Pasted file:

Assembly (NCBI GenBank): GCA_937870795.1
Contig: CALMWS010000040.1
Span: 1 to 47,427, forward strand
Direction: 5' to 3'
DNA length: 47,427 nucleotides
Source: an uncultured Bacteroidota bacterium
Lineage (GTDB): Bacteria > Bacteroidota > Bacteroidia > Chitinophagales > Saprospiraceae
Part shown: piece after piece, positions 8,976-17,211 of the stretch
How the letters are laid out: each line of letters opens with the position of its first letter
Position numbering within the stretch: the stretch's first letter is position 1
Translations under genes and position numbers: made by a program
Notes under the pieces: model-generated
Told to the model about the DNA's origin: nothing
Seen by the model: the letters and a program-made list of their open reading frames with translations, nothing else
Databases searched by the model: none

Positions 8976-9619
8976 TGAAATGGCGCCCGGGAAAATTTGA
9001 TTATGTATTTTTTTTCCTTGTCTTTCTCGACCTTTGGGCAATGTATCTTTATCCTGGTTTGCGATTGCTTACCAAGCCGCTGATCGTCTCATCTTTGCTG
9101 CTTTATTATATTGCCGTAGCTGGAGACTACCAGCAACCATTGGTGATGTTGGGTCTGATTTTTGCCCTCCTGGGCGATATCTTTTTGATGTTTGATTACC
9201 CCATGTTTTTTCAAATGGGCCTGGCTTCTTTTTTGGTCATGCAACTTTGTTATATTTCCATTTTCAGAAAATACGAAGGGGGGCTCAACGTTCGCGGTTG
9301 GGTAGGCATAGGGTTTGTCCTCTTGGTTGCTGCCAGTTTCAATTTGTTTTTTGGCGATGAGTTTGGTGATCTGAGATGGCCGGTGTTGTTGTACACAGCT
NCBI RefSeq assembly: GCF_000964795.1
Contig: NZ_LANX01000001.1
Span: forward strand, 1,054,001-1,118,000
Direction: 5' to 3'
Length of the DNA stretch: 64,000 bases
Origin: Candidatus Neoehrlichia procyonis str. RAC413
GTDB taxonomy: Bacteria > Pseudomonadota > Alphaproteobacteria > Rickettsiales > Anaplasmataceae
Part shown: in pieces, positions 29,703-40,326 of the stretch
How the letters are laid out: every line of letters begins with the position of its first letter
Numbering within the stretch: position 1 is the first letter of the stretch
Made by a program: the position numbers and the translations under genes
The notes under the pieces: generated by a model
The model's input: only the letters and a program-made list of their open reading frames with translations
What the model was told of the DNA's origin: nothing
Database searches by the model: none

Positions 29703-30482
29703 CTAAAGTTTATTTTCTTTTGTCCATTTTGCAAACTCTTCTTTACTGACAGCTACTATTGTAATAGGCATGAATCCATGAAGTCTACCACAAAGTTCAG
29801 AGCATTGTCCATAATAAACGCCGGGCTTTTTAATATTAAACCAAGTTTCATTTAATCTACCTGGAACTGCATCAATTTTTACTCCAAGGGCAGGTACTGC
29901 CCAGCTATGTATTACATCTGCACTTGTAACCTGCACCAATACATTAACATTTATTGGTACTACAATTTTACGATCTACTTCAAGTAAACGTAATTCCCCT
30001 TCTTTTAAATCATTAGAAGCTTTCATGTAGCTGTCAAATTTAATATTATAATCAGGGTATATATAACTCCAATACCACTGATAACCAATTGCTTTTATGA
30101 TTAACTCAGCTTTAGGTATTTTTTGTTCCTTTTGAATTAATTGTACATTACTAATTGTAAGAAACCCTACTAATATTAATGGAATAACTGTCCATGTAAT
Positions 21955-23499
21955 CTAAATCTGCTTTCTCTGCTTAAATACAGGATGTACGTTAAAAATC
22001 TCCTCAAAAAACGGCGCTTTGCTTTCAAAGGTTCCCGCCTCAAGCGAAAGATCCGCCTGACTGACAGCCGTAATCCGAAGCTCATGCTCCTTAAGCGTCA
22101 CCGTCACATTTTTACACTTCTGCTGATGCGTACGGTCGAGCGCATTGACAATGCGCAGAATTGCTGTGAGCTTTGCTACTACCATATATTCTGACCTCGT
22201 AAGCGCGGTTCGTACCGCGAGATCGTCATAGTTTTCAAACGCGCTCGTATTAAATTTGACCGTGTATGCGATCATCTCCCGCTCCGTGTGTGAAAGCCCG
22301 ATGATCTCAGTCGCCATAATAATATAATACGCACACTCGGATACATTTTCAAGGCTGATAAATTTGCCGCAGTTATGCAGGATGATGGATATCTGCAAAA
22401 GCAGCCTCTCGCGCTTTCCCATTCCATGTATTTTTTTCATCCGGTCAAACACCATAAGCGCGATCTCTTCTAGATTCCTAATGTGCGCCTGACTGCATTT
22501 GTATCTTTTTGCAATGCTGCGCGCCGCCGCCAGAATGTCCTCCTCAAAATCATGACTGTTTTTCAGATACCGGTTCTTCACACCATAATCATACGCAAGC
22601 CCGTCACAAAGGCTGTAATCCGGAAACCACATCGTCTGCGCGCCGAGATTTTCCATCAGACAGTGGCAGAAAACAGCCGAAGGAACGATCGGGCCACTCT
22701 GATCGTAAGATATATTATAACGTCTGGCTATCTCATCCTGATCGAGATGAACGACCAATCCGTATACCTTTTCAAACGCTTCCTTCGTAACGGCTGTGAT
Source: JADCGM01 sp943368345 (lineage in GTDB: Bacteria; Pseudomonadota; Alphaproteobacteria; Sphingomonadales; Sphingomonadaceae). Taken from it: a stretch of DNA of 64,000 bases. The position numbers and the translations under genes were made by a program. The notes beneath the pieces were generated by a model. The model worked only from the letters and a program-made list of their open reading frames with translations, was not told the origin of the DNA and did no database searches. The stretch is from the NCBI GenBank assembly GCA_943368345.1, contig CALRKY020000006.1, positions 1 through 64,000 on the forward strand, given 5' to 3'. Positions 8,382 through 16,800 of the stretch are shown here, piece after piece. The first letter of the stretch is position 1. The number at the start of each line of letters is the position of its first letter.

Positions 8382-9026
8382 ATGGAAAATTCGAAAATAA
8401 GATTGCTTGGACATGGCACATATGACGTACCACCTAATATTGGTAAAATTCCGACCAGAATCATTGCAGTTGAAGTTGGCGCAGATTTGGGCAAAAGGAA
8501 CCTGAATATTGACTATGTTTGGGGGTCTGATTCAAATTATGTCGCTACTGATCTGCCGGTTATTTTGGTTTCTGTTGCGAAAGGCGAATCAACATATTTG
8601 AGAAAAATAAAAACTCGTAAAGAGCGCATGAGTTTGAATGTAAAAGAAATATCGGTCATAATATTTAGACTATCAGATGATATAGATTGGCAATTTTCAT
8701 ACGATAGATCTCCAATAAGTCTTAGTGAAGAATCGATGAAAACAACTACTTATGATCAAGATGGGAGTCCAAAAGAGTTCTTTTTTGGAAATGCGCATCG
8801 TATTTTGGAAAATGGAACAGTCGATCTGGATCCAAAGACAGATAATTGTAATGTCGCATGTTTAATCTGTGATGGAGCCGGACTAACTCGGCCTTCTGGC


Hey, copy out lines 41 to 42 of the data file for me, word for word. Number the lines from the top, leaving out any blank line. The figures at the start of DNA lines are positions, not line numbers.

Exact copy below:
30001 TCTTTTAAATCATTAGAAGCTTTCATGTAGCTGTCAAATTTAATATTATAATCAGGGTATATATAACTCCAATACCACTGATAACCAATTGCTTTTATGA
30101 TTAACTCAGCTTTAGGTATTTTTTGTTCCTTTTGAATTAATTGTACATTACTAATTGTAAGAAACCCTACTAATATTAATGGAATAACTGTCCATGTAAT